Wednesday, January 26, 2011

Interview with Farnam Street

Curiosity is a big fan of the Farnam Street blog, an eclectic collection of "psychology, behavioral economics, human misjudgment, persuasion, and other subjects of interest." Often, Farnam Street answers the questions we never even thought to ask.

We recently had the incredible opportunity to interview Farnam Street. Enjoy this brief Q&A and head directly over to Farnam Street for the more important questions that blog is answering!

What was the impetus behind the Farnam Street blog?


I ended up with an undergrad and a master's degree being largely ignorant to how the world works. I think the education system failed me. I did a two-year MBA and actually felt stupider at the end. Professors wanted rote regurgitation of textbooks without any critical thought or reasoning. I wanted to reduce my ignorance and the Farnam Street blog is a way to catalog that journey.

How do you manage the content that you keep up with?

The amount of information these day is truly astonishing. Primarily I use Google Reader, newspapers, and magazines. Another way I come across interesting reading is through people emailing me. We have some incredibly bright people reading Farnam Street and they pass along some interesting articles I likely never would have come across. It's not a perfect system but it works okay for my needs.

What are a few of the words that jump out at you as something you must read about?

The more I read, the more skeptical I've become. I'm sure subconsciously there are words that make me more likely to read things, but I'm not aware of them. Interestingly, since I use Google Reader for a lot of reading, Google would likely have the capability to pull this information together.

I find myself drawn to certain people and thinkers more than words– I read everything Charlie Munger and Atul Gawande write. Michael Lewis and Malcolm Gladwell are two of the best storytellers of our generation. Paul Krugman is a great essayist. I love reading Garrett Hardin and Herbert Simon, two great multi-disciplinary thinkers.

A lot of people read a headline and dismiss it because it challenges something they know. I try to make a point to learn the other side of an argument. I get a lot of insight from reading things that contradict, rather than reinforce, what I think. Sometimes I realize I'm wrong and sometimes I walk away with a better understanding of the other side of the argument. It's very, very, hard to change your mind on something.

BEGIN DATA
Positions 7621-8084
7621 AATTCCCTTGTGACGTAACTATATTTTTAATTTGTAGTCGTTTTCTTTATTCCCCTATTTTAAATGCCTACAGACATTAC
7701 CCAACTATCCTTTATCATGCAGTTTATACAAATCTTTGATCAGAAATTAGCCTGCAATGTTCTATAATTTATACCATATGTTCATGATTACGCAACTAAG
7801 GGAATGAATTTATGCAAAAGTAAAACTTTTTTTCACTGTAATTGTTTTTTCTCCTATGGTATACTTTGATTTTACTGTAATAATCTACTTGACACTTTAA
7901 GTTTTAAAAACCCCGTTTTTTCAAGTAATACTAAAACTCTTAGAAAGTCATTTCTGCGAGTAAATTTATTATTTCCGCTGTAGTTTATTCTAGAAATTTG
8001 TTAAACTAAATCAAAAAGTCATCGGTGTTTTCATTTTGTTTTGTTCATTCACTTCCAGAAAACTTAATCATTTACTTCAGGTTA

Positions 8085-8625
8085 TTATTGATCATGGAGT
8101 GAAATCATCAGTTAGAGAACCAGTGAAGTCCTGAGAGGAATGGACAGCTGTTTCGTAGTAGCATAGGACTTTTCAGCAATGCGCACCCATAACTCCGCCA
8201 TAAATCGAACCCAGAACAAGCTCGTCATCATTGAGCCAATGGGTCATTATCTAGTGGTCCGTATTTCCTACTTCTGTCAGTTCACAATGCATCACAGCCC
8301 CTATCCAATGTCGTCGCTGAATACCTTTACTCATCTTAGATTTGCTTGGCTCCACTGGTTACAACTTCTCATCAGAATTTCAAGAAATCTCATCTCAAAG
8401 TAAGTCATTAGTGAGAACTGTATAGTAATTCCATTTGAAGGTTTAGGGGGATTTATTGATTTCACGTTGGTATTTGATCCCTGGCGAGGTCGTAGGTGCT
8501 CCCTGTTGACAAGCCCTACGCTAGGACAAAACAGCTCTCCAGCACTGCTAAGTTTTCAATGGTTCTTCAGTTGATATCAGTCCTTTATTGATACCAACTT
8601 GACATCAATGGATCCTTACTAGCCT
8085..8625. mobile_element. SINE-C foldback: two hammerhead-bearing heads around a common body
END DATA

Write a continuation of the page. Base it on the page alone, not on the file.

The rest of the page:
What is the most untapped source of interesting information that you are aware of?

Books. Go back and read Herb Simon's Models of My Life and Hardin's Filters Against Folly. There is so much wisdom sitting there waiting to be discovered for those who are curious. I think I read somewhere that the number of books in a house is correlated to better academic performance for children. Of course, as a society, we'd rather be entertained by the mind-numbing shows we find on TV than struggle through Dickens. If you're a believer that all behavior is learned, then it's not a stretch to say we're encouraging our children to be lazy. People discount Amy Chua's new book about her parenting style, but I've read it and it contains a lot of wisdom. American kids are generally lazy.

Is there anything you haven’t been able to learn about on the internet?

Tons! You can learn a lot on the internet but you can't easily apply what you learn to systems involving humans. I can learn chess online and play in real life pretty well, but there are limits. If you take something more complicated, like project management, you can learn all the material online but you're still going to have problems trying to apply that information to real life because there are innumerable human complexities involved.

You can take a virtual tour of the Sistine chapel online but you will never know what it smells like. Another example: in investing you can read about being patient and not selling when a stock you own goes down by 50% in a week. Most advice will be to sit and be patient. But if you've never had that happen, it's hard to realize the myriad of factors that flow through your mind. Reading about panic and experiencing it are two very different things. It's hard to teach someone over a medium like the internet what that feels like. It's hard to explain why a fresh croissant tastes different in Paris than anywhere else. Yet, if you've been to Paris, you know.

How has being curious helped you in your job/life?

As an investor, I spend my life reading, learning, and trying to find mis-priced opportunities. Learning requires time and interest. I see curiosity as the engine that drives learning. Without curiosity you won't get very far because you'll quickly lose interest in anything difficult to grasp. If you're not curious you're going to skip the hard work.

I've always curious as to why people, including myself, create so much folly. By observing human behavior, connecting ideas from multiple disciplines, and trying to think critically I hope to reduce my statistical share of errors and, in turn, improve my odds of success.

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Tuesday, January 25, 2011

Mentos: Chewy and Minty VS the World

Chewy and Minty helped Mentos score some World Cup love and, more importantly, "Likes" for the Mentos Facebook page.

[Click images to view larger!]



To see our other Chewy and Minty comics for Mentos, click here!

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Monday, January 24, 2011